Meanwhile, Wallentin et al are extremely critical of the journal that has published the bulk of DiNicolantonio and Serebruany's papers and letters.

"We are amazed that IJC publishes these unfounded accusations of fraudulent behavior in the PLATO trial," they write. "We find such allegations unacceptable in a peer-reviewed scientific journal, especially when based on erroneous data, improper statistical methodology, severely biased citations of already-refuted data and statements from other publications, and a long series of self-citations. Given the severity of the accusations made, we would have expected the IJC editors to provide the PLATO authors an opportunity to review and respond to this manuscript before committing to its publication."

In fact, Wallentin told heartwire , he and his colleagues sent their rebuttal to IJC within three weeks of the "Serious concerns . . ." paper, which was published August 5, yet the journal did not formally accept it until November 1 and then didn't publish it until the first week of December. In the interim, IJC published yet another DiNicolantonio and Tomek paper that it accepted August 28 and published September 5.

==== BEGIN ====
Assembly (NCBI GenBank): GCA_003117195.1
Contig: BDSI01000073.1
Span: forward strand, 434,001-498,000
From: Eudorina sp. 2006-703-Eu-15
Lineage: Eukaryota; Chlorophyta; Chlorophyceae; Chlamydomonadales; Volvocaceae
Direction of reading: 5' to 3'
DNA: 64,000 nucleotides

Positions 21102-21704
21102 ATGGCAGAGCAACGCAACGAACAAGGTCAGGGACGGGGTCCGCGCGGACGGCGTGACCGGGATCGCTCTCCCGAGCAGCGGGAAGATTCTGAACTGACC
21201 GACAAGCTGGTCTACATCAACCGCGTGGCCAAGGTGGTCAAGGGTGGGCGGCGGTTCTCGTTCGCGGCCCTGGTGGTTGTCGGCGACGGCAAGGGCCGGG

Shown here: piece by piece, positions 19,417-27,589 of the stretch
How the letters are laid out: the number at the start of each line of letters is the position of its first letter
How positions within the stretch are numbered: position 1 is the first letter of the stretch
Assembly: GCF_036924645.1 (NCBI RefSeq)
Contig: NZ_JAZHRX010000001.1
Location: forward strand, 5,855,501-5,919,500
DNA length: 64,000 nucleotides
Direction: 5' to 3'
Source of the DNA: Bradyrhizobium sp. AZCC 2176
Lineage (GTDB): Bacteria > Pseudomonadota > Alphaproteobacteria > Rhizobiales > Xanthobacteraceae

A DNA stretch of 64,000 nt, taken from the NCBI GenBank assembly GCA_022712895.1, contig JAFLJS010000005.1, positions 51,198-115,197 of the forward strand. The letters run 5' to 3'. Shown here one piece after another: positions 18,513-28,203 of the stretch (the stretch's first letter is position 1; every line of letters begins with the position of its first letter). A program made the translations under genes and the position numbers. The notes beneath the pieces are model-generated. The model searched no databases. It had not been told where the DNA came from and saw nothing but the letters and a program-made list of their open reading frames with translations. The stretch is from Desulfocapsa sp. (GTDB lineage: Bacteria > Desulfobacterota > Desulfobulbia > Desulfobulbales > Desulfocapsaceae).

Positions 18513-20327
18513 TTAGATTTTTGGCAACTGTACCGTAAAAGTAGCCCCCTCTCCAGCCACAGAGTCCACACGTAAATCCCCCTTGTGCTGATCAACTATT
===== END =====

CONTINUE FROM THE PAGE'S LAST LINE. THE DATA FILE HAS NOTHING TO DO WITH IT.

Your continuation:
"We did not really dare to add to comments to our [already-submitted] paper because we thought it would create further delays, and we found it very strange that, while having received our commentary, they proceeded to publish an additional, critical paper from these authors," Wallentin observed for heartwire . "They must have known about our criticisms; still, they published another paper that was even more inadequate than this one—it added nothing."